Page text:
Office of Operations Real Time Traveler Information Program
Photo collage: dynamic message sign with congestion message, in-vehicle navigation device, transportation operations center control room, roadside sign for 511 traveler information, traffic information via the internet, and a freeway at night.
21st Century Operations Using 21st Century Technologies

Policy for Messages on Dynamic Message Signs (DMS)
Memorandum
February 9, 2006

Printable Version (PDF 601KB)
You will need the Adobe Acrobat Reader to view the PDF on this page.


Department of Transportation Logo Memorandum
U.S. Department
of Transportation
Federal Highway
Administration

Subject: INFORMATION: Policy for Messages
on Dynamic Message Signs (DMS)
Date: February 9, 2006
From: Jeffrey F. Paniati /s/ Jeffrey F. Paniati
Associate Administrator for Operations
Reply to Attn. of: HOTM-1
To: Division Administrators
Directors of Field Services
Resource Center Director and Operations Manager
Federal Lands Highway Division Engineers
empty cell empty cell

Because we have received a number of questions from Division Offices and other sources asking about the appropriateness of certain messages proposed for display on dynamic message signs (DMS), this memorandum reiterates the policy guidance for the use of DMS.

The basic policy for the appropriate use of DMS is contained in a January 2001 memorandum that responds to a request from the Pennsylvania Division. The memorandum is available on the FHWA Web site at https://www.fhwa.dot.gov/legsregs/directives/policy/pame.htm. In referencing the Manual of Uniform Traffic Control Devices, the memorandum notes that dynamic message signs shall display pertinent traffic operational and guidance information only, not advertising. Further, the content of a DMS message should be based on requiring the motorist to take an action. However, operational, road condition, and driver safety focused messages are acceptable to be displayed on a DMS. If driver safety focused messages are to be displayed on a DMS, they should be kept current and relate to a specific campaign. The period of time that a specific message is displayed for a safety campaign should be limited to a few weeks.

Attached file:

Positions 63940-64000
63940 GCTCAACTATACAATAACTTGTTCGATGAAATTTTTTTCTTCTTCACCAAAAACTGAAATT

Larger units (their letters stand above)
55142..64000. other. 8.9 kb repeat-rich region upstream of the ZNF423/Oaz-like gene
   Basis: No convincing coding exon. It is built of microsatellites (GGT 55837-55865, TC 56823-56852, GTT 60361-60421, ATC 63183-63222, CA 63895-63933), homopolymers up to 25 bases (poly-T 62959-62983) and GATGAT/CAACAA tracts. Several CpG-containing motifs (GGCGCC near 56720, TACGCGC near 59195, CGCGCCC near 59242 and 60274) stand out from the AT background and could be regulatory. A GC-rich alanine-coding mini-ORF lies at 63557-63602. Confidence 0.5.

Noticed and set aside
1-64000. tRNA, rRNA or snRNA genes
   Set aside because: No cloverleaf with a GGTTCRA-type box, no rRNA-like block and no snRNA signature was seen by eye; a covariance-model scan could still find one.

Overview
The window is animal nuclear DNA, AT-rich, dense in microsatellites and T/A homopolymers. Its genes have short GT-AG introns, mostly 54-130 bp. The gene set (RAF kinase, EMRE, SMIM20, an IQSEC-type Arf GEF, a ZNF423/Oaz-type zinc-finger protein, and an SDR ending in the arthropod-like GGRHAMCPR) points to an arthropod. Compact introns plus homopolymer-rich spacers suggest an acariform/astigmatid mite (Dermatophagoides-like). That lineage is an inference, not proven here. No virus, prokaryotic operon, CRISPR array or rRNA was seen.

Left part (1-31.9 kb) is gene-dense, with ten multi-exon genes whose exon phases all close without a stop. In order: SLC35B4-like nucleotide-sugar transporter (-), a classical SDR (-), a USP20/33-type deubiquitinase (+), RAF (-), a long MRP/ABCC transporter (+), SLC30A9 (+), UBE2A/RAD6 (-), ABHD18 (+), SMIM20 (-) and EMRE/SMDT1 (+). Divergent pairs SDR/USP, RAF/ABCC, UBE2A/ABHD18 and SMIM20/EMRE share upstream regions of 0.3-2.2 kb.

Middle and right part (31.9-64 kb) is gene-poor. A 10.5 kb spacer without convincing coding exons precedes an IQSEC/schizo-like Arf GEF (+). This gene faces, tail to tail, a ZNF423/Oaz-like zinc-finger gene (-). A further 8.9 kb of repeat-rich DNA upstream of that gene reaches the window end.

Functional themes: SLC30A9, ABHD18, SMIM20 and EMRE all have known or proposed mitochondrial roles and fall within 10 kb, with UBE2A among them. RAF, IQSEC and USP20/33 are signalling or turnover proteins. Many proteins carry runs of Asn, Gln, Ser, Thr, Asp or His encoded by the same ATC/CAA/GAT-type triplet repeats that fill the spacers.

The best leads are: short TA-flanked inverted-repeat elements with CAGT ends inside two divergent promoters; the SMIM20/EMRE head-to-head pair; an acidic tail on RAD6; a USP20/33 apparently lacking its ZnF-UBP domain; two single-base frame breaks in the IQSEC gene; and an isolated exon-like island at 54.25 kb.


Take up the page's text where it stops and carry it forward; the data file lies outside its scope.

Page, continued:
Additional memorandums clarified this policy as it relates to safety campaigns such as "Click-IT-or-Ticket" (https://mutcd.fhwa.dot.gov/res-memorandum_clickit.htm), AMBER Alert messages (https://www.fhwa.dot.gov/legsregs/directives/policy/ambermemo.htm), and emergency security messages (https://www.fhwa.dot.gov/legsregs/directives/policy/securmemo.htm). All of these memorandums are available under the Operations section of the FHWA Policy Memorandums Web site, https://www.fhwa.dot.gov/legsregs/directives/policy/.

A July 2004 memorandum provided recommended practice and guidance for DMS. This memorandum, available at https://ops.fhwa.dot.gov/travelinfo/resources/cms_rept/travtime.htm, recommends providing travel time messages on DMS where appropriate. It is important that these DMS assets and investments be used more effectively to provide motorists with meaningful and useful information. Providing travel time information is an excellent method of notifying motorists about current conditions in a manner that can be easily interpreted and understood.

I encourage you to use this policy guidance in any discussions or review related to DMS with your state and local partners. If you have any questions or need further information, please contact Operations Feedback at OperationsFeedback@dot.gov.

Office of Operations Home